Saturday, November 22, 2008

A tribute to Milon Gupta: Indian Mouth Organ Maestro


In today's net savvy world, as we surf the net in search of harmonica players of the world, we come across thousands of names. They are the most accomplished harmonica players that the world has ever seen and we find only one name from the Indian sub continent. This name is none other than that of the legendary Milon Gupta.



Milon Gupta was born on 22nd November 1933 in Calcutta. His mother was a very accomplished singer in Calcutta having sung in the All India Radio. As a child he used to play the ordinary mouth organs till one marine engineer person from Dover Road / Deodar Street of Calcutta (where Milon Gupta used to live) got him two Hohner Chromatic Harmonicas. And there began the journey of the great Milon Gupta.

A self taught musician with absolutely no formal training, he single handedly took the mouth organ to levels never attained in India. He showed that how a pure Western Instrument with such complications and limitations can be adapted to play Indian melodies and songs with all the perfect nuances. This was evident in his early days itself when he was mesmerising audiences with his skillful playing of songs like ''palkir gaan'', ''gayer bodhu'', ''Ayega anewala'', ''jago mohan pyaare'' and many more, which till then was unheard of being played on a mouh organ.

Such was his repertoire and mastery over that instrument that he soon got noticed by the great composer Salil Chowdhury, whilst he was performing at a local concert. This was way back in 1950-51. Soon came ''Pasher Badi'', a very successful movie in Bengal in those days (which later got remade as Padosan in Hindi), and that movie marked the begining of Milon Gupta's mouth organ being used in films. Soon he set for Bombay and played in innumerable movies like Naukri, CID, Dost, Dosti, Roti, Kashmir ki Kali, Patita, to name a few. He played under the distinguished composers like Salil Chowdhury, Laxmikant-Pyarelal, SD Burman, Kalyanji Anandji, Shankar Jaikishen, OP Nayyar, Mukul Roy, Sudhin Dasgupta, Manna De, Shyamal Mitra, Hemant Kumar and many more. He spent a number of years assisting OP Nayyar and in one of his sittings with OP Nayyar and Majrooh Sultanpuri, the famous Yeh Hain Bombay meri jaan was created. The story goes how OP Nayyar asked him to play that particular western number and Majrooh saab wrote the lyrics on the spot. This was later narrated by Milon Gupta in an interview on Television a few years before his death.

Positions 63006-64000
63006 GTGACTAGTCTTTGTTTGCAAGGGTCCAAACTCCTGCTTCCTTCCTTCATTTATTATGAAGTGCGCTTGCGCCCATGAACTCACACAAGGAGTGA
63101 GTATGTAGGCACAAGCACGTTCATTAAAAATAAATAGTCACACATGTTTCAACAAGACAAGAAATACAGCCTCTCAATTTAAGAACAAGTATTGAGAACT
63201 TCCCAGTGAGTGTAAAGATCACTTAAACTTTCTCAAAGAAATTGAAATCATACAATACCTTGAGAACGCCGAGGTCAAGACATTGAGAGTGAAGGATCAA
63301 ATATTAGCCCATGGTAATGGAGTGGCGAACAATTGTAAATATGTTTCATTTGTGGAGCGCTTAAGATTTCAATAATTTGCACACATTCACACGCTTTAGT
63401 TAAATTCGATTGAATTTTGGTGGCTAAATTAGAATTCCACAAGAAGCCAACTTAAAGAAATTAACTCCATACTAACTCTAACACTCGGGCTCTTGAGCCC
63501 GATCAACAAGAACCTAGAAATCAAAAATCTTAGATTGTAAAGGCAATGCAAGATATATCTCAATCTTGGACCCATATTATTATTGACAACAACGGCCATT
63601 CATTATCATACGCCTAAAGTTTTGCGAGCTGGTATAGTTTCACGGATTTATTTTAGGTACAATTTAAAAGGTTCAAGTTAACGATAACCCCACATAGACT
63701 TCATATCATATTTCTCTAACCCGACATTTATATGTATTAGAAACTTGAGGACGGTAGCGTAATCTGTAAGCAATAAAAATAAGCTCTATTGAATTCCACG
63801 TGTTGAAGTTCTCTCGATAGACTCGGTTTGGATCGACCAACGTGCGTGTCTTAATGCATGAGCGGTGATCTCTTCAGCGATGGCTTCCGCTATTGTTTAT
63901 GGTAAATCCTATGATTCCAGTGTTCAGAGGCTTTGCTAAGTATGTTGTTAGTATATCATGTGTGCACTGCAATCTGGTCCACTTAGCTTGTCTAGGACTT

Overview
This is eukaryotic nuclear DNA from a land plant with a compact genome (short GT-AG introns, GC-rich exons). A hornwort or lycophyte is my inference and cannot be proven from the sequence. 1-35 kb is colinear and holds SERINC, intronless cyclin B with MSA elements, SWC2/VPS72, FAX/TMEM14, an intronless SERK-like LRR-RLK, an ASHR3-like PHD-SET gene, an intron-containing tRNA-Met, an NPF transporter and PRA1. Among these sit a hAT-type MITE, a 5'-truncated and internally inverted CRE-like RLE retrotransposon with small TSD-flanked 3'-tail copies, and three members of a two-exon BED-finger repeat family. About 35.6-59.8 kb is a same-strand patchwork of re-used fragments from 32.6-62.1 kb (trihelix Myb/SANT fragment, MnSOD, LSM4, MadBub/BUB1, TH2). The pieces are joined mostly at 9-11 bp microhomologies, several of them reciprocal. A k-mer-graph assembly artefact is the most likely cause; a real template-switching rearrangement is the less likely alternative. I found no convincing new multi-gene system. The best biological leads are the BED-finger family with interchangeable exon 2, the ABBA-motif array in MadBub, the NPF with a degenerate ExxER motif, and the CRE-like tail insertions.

His command over Western music on the instrument was unparalalled. He had a school of sudents who would only learn Latin and Western music from him. Even though he had no formal training, he was equally fluent with both the Indian notation as well as the Western Stave notation. People who have his private recordings of western playing have often compared him to the great Larry Adler who once met Milon Gupta when he came to India for the only time. Almost unbelievable as it may sound, but he adapted this instrument to play kirtans and rabindrasangeet with as much finesse as he used to play Western.

It was because of Milon Gupta that this instrument reach the height of its popularity in India. The old timers in Deodar street still recollect how SD Burman used to drive to his house regularly to drop our very own RD Burman to take lessons from Milon Gupta.

A fact unknown to many, he was one of the only person in India who knew how to repair and retune the mouth organ. He used to spend every Monday to repar mouth organs for hundreds of his students all across the country. Again unbelievable as it may sound in today's world, he never charged a penny for that.

Milon Gupta has innumerable 78 rpms, LPs, EPs, cassettes and CDs to his credit, most of them being smashing hits across the country. Songs played by him like ''o sajna barkha bahar ayi'', ''Ajeeb dastan hain'', ''Aj koi nahin apni'', ''Zindagi kaisi hain paheli'' and many others sound as if the songs were composed keeping him and his instrument in mind.

The mouth organ, as he always used to call it, became a household instrument because of him and after his death on 18th February, 1995, the instrument has almost faded into oblivion from the Indian film and music industry. A perfect gentleman, who was lovingly referred to as Milonda by all and sundry last played some mesmerising interludes in Nachiketa's (one of Calcutta's most popular singers) a few months before his death, giving the audience a taste of the Larry Adler influence on him. A great cook, a perfect gentleman, our very own Milonda is still referred to as one of the finest soloist this country has ever seen. His music still rings in our years and even the current mobile phone generation has seen his numbers being used as caller tunes, such was his spread. As we mark his 75th birthday, the sweet sound of his mouth organ still plays at the back of every music lover.